Comedian Louis C.K., who fell from grace after admitting in November 2017 that he had serially masturbated in front of various women, is back in the news after audio footage of his new material leaked online. The set, performed at a Long Island comedy club called Governor's on December 16, at various points mocks the Parkland kids, takes young people to task for being preoccupied with gender pronouns, and discusses the dick sizes of various ethnic groups.
In other words, the new stuff is pretty much exactly in line with Louis C.K.'s previous material, which was equally dedicated to the slaughter of sacred cows. His 2008 special, Chewed Up, for instance, opened with him using the word "faggot"—he moved onto the c-word and the n-word shortly thereafter—and ended with him joking about masturbating on 9/11.
You might not think this kind of humor is funny, and that's fine. Moreover, you might think Louis C.K., who initiated sexual situations with unwilling women, is a creepy person who has lost the right to joke about uncomfortable subjects. That's also fine. But it would be silly to pretend that Louis C.K. has undergone some sort of change or deliberate pivot. He's just doing his same old shtick.
But many in the media have seized upon the idea that Louis C.K. has suddenly became a right-winger—that his new material is some dramatic departure from his pre-scandal days as a woke comedy icon. "Audio of a New Louis C.K. Set Has Leaked, and It's Sickening," warns Slate, striking the tone of a nun listening to Eminem for the first time. The Daily Beast accuses Louis C.K. of "pandering to the alt-right," which is quite the broad categorization; the tons of people—New Yorkers, presumably—who can be heard laughing in the background of the leaked footage would probably be surprised to learn that they take their cues from Richard Spencer.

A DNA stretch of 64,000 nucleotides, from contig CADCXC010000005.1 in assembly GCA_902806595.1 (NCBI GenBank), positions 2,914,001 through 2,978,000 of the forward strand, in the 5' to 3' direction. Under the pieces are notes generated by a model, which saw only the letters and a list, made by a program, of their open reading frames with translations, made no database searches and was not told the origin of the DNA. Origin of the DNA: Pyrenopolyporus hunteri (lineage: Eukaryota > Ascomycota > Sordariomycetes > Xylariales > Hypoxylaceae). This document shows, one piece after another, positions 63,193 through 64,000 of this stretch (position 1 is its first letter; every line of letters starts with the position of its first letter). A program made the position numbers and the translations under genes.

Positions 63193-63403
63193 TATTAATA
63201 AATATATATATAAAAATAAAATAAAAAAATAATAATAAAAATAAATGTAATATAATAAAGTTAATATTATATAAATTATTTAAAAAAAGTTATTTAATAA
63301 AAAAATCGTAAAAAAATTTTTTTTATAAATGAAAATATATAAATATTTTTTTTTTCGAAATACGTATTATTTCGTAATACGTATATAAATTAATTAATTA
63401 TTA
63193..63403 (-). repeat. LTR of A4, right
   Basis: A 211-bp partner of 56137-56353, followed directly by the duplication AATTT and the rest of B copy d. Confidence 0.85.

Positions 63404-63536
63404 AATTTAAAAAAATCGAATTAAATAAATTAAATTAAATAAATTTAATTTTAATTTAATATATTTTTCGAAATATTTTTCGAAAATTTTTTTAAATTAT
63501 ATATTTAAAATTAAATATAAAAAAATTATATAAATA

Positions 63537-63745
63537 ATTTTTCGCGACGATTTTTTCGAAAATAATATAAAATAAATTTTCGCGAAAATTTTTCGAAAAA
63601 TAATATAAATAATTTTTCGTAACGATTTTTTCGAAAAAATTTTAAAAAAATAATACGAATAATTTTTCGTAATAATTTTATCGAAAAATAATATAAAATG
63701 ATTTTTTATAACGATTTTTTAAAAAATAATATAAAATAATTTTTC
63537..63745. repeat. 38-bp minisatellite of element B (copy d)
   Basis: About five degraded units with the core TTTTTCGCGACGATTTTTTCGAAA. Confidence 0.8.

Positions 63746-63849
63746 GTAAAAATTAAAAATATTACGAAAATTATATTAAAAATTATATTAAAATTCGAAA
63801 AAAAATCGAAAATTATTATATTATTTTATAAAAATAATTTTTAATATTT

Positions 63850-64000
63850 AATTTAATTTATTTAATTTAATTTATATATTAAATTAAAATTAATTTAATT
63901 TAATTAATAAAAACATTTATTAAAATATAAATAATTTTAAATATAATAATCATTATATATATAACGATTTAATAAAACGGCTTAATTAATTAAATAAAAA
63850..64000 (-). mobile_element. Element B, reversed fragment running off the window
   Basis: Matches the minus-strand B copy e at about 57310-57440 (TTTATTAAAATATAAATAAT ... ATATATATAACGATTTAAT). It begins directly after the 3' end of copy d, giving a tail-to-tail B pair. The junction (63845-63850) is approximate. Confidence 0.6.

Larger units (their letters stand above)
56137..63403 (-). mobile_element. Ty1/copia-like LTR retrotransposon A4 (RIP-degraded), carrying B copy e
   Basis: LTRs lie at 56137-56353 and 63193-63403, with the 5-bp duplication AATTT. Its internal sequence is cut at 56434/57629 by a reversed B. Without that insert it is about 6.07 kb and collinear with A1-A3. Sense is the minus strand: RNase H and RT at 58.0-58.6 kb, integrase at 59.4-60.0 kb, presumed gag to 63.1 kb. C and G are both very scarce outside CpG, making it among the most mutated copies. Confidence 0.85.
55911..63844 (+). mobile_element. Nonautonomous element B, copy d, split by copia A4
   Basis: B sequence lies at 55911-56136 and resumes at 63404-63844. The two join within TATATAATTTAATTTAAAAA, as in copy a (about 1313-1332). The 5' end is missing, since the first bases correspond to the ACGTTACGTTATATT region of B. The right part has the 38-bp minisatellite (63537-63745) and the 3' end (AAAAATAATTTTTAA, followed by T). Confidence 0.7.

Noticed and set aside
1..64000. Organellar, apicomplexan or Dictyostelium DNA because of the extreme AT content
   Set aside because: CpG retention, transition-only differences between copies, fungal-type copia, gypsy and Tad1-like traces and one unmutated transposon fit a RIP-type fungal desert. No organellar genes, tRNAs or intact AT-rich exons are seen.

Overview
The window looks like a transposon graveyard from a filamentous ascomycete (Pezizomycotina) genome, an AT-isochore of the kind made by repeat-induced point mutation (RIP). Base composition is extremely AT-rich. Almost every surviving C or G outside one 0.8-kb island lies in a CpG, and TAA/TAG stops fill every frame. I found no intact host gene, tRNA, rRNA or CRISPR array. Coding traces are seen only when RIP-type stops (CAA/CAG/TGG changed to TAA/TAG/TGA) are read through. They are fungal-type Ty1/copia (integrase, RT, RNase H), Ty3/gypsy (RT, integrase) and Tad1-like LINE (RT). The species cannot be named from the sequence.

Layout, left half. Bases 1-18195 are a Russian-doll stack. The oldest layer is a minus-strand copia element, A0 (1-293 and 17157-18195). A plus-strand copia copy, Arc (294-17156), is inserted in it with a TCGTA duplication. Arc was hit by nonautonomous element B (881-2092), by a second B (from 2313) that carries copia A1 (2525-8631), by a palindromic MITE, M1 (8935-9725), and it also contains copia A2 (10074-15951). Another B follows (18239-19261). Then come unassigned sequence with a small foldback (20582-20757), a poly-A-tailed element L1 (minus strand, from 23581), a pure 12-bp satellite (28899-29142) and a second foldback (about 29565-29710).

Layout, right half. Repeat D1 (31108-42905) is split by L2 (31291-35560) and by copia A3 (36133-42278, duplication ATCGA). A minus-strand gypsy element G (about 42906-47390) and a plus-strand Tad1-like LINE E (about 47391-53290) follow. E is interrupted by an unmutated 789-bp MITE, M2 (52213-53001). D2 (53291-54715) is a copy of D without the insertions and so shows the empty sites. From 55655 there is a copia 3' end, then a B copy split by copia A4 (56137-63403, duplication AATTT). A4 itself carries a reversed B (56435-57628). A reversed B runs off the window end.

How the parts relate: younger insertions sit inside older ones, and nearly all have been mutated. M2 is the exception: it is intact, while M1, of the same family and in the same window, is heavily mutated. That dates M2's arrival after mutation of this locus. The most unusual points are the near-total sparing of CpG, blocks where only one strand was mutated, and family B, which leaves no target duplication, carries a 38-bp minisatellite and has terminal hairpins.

I can't recall very many people on the left complaining that Louis C.K. was pandering to pedophiles when he joked about normalizing child rape so that rapists would be more likely to let their child victims live. On the contrary, GQ placed that joke on its list of the 10 best Louis C.K. skits, hailing him as the most transgressive and celebrated comedian "of his generation."
Those who suddenly find themselves balking at Louis C.K.'s edgy material should admit that the comedian didn't really change. They did.